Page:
Your result of CurieuzeNeuzen and the calculation of the current situation in the app can therefore vary considerably.

More info about CurieuzeNeuzen

What is the difference between short and long-term effects of air pollution?

The BelAIR app gives an idea of the short-term impact (the acute effects) of the current air pollution. It can change from hour to hour. But in addition to acute short-term effects, air pollution also causes long-term or chronic effects.

Acute effects are for example an asthma or heart attack. Chronic effects are, for example, a higher risk of heart and lung diseases or lung cancer.

For nitrogen dioxide (NO2), the World Health Organization has recommended exposure limits to protect us from the long-term and short-term effects. NO2 is a good traffic-related indicator (better than particulate matter) and is one of the air pollutants that is included in the air quality index that the BelAir app shows.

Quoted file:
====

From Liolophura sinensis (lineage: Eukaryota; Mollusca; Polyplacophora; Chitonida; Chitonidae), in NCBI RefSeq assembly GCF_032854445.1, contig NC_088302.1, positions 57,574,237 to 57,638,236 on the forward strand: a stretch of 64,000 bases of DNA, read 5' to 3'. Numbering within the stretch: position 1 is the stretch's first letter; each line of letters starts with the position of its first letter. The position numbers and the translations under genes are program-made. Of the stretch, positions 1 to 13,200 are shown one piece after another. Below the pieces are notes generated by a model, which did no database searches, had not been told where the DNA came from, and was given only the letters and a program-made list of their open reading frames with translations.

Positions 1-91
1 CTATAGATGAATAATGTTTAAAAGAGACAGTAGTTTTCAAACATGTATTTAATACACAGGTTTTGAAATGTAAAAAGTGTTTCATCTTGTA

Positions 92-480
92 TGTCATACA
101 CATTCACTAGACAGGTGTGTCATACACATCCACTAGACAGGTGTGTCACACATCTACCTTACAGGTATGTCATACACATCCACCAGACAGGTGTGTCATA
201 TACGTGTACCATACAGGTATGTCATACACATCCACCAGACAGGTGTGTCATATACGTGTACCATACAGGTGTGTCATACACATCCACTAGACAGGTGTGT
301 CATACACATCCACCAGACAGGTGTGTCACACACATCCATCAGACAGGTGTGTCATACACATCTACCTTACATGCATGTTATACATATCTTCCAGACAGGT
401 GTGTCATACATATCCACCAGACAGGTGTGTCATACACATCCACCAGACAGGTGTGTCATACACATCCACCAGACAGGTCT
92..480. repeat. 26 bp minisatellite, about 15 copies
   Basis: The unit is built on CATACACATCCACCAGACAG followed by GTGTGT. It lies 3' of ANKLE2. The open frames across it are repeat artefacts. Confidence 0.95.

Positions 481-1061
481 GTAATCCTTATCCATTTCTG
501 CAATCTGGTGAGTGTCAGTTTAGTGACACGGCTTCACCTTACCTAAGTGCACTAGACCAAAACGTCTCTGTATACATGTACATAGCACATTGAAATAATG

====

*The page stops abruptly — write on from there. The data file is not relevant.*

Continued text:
The WHO recommended values are:

  • - hourly limit (short term): 200 µg/m³
  • - annual limit (long term): 40 µg/m³


The app gives an idea of the short-term effects. If a concentration of 100 µg/m³ NO2 (half of the WHO hourly limit) is calculated at a certain location, the app gives index 4 (good).

But if the annual average in the same location is 50 µg/m³ (higher than the WHO annual limit), this is classified as poorly.

Acute (short-term) effects therefore occur at significantly higher concentrations. Chronic effects are the result of prolonged exposure. Compare it with smoking: a smoker will experience few acute health effects by smoking a couple of cigarettes a day. The acute effects will only occur by smoking a lot of cigarettes in a short time. But by smoking a few cigarettes every day, the risk of getting lung cancer nonetheless increases.

Due to the different assessment for the short-term and long-term impact, it is possible that the BelAir app shows good air quality at a certain time and location, while the annual average air quality there is poor.